My good friend and Cloud Advocates colleague, David Terrar (@DT) has just abandoned his Blackberry after many years and picked up his new Iphone 4S. My first comment to him was “about time” but then I started thinking about the meteoric rise of RIM and the Blackberry and their equally steep decline.
RIM were ground breakers with the launch of the Blackberry at a time when smart phones were not that smart and their use as a business tool – other than as a telephone (why should a phone be used for anything else – but hey!) was not seriously considered. They rapidly became the must have accessory for the up and coming business executive and were responsible for many a marriage break up as users became – literally – addicted to checking their email when ever and where ever they could. There can’t be many gadgets that coin a new word in the vocabulary – crackberry!
They were ubiquitous – anyone who was anyone had to be seen using their latest Blackberry phone and even President Obama, on taking office, insisted that he still use his and had to have it specially hacker proofed to enable him to do so. They gained a certain notoriety when it became apparent that they were the phone of choice for many who took part in the riots of last year and that the Blackberry messaging service was used to arrange riots and communicate amongst the youths organising the disturbances.
And then it all came to a rapid and sudden halt – not helped by a major disruption to its service in the 3rd quarter of 2011 which left millions without access to their emails over a 3 – 4 day period. At the same time Apple had introduced their latest operating system – IOS 5 and introduced the next iteration of the Ipad and suddenly there was a new kid on the block as far as business communication and acceptable gadgets were concerned.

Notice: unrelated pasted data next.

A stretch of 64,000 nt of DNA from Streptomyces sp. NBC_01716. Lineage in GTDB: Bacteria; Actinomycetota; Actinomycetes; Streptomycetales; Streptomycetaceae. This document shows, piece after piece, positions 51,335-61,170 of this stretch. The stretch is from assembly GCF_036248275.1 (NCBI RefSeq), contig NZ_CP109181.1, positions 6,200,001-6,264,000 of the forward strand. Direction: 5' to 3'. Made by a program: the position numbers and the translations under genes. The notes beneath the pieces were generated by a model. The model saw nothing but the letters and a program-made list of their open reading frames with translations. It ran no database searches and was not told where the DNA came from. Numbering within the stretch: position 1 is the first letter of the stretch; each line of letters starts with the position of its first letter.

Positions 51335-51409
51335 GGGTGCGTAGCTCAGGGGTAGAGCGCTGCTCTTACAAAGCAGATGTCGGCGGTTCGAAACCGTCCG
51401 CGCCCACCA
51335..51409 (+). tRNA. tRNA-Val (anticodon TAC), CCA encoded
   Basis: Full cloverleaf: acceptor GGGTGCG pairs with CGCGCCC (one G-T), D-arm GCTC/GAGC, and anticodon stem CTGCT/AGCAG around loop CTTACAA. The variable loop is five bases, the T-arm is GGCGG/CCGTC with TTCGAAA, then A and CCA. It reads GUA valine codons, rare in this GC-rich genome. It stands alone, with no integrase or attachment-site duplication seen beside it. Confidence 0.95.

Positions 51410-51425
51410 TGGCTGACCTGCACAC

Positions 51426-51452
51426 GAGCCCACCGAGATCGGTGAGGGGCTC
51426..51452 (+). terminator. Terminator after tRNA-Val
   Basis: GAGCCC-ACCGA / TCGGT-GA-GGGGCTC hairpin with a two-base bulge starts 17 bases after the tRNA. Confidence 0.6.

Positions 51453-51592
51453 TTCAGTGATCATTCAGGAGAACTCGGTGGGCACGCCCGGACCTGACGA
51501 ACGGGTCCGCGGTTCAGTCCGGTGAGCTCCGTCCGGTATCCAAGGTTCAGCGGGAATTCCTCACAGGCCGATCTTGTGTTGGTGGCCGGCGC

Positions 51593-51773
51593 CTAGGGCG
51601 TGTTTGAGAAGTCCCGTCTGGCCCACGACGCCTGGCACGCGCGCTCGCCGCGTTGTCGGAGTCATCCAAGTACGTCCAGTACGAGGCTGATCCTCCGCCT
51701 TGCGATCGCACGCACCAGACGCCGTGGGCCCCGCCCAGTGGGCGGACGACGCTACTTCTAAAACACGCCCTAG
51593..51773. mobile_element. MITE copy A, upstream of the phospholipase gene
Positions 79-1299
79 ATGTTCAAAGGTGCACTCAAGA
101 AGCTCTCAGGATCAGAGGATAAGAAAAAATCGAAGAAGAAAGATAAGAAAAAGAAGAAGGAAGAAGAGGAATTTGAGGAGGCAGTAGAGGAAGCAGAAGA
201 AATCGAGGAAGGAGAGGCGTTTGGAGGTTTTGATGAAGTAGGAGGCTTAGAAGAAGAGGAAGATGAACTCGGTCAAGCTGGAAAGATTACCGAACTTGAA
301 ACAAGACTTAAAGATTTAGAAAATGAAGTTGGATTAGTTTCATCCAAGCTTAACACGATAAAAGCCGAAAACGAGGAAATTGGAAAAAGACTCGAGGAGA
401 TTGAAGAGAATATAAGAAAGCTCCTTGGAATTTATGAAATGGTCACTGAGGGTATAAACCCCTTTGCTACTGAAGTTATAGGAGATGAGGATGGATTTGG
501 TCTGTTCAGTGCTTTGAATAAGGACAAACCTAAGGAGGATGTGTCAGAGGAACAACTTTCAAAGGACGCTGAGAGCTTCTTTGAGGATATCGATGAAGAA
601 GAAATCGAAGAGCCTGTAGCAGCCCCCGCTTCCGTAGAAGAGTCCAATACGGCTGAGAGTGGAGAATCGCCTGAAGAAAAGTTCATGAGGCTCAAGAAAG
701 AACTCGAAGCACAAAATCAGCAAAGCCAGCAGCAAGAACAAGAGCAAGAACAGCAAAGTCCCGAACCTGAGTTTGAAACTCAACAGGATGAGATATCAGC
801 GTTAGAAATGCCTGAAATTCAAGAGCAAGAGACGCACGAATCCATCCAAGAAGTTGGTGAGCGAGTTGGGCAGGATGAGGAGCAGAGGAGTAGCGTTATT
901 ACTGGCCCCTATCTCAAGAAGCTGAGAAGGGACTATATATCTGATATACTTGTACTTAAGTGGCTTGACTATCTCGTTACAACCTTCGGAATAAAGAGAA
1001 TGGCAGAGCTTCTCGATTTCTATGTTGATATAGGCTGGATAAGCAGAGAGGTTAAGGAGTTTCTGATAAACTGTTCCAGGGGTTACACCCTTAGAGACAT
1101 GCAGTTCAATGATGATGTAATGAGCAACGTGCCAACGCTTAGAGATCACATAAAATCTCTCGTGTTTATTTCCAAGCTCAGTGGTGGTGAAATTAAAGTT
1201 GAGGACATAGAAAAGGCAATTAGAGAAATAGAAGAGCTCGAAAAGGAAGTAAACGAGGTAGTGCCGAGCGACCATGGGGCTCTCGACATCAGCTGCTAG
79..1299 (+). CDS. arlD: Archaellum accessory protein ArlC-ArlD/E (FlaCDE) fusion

RIM couldn’t compete – they made a half hearted attempt to do so with the introduction of their Tablet but next to the Ipad, it soon withered on the vine. The latest news is that RIM have laid off staff and proposed new models have been delayed.
So was their fall inevitable? Does it invariably mean that if something is the first of its type and achieves rapid acceptance it stays number 1 only until a competitor comes along and after that the only way is down? Perhaps the lesson to be learnt is that unless a product constantly reinvents itself and remembers to look at itself from the outside – as a competitor – it will make the same errors as so many have done before and become complacent and uncompetitive.
Apple’s meteoric growth seems unstoppable and so far they appear to have avoided the pitfalls that have effected so many before them. It was, however, interesting to note a recent headline that announced record Ipad sales but a decline in the growth in the sale of iphones. Maybe they are going to become a victim of their own success in that with a new model coming out so regularly, fans are not quite sure when to jump in and commit.
Could Apple face the same decline as RIM – seems unlikely at the moment……until something better comes along!